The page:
Initially I wanted to sketch this piece from a more classic side angle, but the museum guards wouldn’t let me stand there ( I never figured why). But I’m glad I had to stand where I did, sort of in the back: it was quite a dramatic sight with this monumental piece looking down on the museum-goers.

I really enjoyed contrasting the size, solidity and permanence of this sculpture with the relatively small and fleeting viewers.


29 sketch videos

Back when I first started making urban sketches, I decided it would be fun to try to film the process, or at least give some ideas and inspiration. I didn't have anyone to sit over me with a camera, so I started holding a camera with my left hand while sketching with my right. The footage I got out of that was often pretty ridiculous, and most of it had to be deleted. But, with a little editing and some interesting music, the thing would be done, and a few people seemed to enjoy them and get ideas for their own sketching. Over the past few years, I've made 29 sketch videos. My first videos were done in the little Swiss, German, and French villages near our home, then the Bay area where we lived for a year, and now in California's central valley. In between are a few videos on trips, like a sketch video in the snowy Idaho hills, and one on the shore at Laguna Beach, and the most unique video of all, sketching Mount Etna as it was erupting. The sketch wasn't anything spectacular, but the experience was unforgettable, and even ended up on a local TV station once. Most of my videos are pretty short, some barely a minute long, and a few over five minutes. I try to put some type of music to them, usually royalty free stuff, and a couple I even added my own vocals or instrumentals to. I never expected to make so many sketch videos, but now it's like watching old home movies as a kid in my grandfather's house, and maybe some day my grandkids can enjoy them. As if! Anyway, here are some links to the latest 3 videos:   Video One     Video Two    Video Three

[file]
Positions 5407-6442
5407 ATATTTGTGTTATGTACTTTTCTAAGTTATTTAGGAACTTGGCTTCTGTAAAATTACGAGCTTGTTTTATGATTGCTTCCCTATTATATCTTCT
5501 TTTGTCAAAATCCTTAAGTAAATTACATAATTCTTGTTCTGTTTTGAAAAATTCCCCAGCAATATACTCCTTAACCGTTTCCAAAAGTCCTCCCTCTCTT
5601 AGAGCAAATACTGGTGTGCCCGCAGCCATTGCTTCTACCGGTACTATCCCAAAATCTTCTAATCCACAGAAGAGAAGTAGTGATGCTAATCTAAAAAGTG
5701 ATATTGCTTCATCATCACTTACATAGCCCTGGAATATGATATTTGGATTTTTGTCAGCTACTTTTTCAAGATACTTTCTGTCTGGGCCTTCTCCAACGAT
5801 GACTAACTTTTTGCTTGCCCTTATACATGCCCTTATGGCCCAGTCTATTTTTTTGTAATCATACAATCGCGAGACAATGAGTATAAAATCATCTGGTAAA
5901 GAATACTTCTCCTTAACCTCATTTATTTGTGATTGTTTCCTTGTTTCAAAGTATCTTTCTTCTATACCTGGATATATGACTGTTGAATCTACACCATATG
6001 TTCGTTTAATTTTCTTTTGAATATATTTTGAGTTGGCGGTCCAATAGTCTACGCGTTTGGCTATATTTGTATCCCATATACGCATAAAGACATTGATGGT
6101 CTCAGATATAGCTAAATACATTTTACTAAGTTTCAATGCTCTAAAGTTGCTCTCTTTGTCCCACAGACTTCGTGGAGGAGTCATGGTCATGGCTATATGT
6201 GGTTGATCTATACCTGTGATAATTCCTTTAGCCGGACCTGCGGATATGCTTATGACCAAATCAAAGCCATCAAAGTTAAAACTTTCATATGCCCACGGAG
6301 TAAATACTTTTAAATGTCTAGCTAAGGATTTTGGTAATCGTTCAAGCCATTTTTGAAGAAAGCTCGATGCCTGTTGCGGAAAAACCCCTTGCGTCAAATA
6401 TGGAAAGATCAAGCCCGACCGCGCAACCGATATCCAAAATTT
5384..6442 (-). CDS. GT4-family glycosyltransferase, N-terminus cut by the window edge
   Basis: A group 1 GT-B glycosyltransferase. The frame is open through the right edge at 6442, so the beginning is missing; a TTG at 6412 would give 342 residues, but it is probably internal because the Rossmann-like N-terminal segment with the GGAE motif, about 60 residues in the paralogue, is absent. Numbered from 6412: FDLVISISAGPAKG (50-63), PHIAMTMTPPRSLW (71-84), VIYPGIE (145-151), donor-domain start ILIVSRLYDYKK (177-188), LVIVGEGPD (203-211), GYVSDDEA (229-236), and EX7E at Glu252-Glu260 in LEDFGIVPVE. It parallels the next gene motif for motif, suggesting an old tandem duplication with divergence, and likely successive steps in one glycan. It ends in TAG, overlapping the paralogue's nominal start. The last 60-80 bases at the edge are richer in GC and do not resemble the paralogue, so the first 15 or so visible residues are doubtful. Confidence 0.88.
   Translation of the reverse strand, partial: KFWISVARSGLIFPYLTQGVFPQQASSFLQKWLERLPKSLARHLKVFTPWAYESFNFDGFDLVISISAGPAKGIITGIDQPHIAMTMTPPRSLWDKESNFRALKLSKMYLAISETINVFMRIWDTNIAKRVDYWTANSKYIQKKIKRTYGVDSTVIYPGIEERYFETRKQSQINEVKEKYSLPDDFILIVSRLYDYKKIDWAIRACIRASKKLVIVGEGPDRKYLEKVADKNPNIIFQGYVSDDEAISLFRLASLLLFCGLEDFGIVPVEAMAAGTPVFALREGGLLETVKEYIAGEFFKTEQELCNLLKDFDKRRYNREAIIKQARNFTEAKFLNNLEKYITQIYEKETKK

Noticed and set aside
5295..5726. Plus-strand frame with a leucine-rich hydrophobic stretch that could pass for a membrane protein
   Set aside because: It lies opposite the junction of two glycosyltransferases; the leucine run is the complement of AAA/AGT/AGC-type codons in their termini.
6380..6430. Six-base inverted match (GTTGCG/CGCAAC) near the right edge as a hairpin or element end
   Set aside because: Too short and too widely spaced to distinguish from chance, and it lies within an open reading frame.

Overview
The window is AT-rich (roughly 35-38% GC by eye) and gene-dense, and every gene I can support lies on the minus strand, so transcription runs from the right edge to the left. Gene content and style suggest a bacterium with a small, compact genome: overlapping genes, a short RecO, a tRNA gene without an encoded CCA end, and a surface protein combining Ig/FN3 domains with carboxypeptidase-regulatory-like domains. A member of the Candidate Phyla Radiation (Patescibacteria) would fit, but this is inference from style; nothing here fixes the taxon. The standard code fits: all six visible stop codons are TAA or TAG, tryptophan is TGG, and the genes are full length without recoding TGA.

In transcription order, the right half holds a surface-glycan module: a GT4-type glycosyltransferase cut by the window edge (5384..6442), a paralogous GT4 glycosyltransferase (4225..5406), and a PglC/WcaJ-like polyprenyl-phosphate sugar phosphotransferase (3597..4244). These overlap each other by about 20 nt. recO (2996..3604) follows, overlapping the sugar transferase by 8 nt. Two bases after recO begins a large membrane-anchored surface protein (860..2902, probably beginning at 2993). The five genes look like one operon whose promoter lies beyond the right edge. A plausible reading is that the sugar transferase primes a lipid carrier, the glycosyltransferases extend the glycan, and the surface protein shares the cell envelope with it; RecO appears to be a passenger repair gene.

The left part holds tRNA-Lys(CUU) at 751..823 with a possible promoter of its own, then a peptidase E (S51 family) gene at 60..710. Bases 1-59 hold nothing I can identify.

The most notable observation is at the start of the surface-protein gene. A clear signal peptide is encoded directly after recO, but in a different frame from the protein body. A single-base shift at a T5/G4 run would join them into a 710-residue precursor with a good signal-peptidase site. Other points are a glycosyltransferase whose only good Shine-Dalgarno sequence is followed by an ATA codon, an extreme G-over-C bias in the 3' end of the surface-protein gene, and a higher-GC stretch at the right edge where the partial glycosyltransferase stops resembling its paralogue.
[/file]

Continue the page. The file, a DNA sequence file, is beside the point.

Usk Yorkshire Brave the Ghosts of Sheffield!


On Sunday, we had our monthly Urban Sketchers Yorkshire day out. This time we spent it in a slightly spooky building, which was once Sheffield's Victorian Police and Fire Station, although these days it's the National Emergency Services Museum


Apparently it's the largest volunteer-run museum in the UK. Fancy that. I also didn't realise that it has several resident ghosts. 


I'm not surprised, to be honest: those Victorian police cells in particular really looked the part. While I was sitting sketching, I kept waiting for a ghostly tap on the shoulder, but the spirits in question are obviously not art-lovers.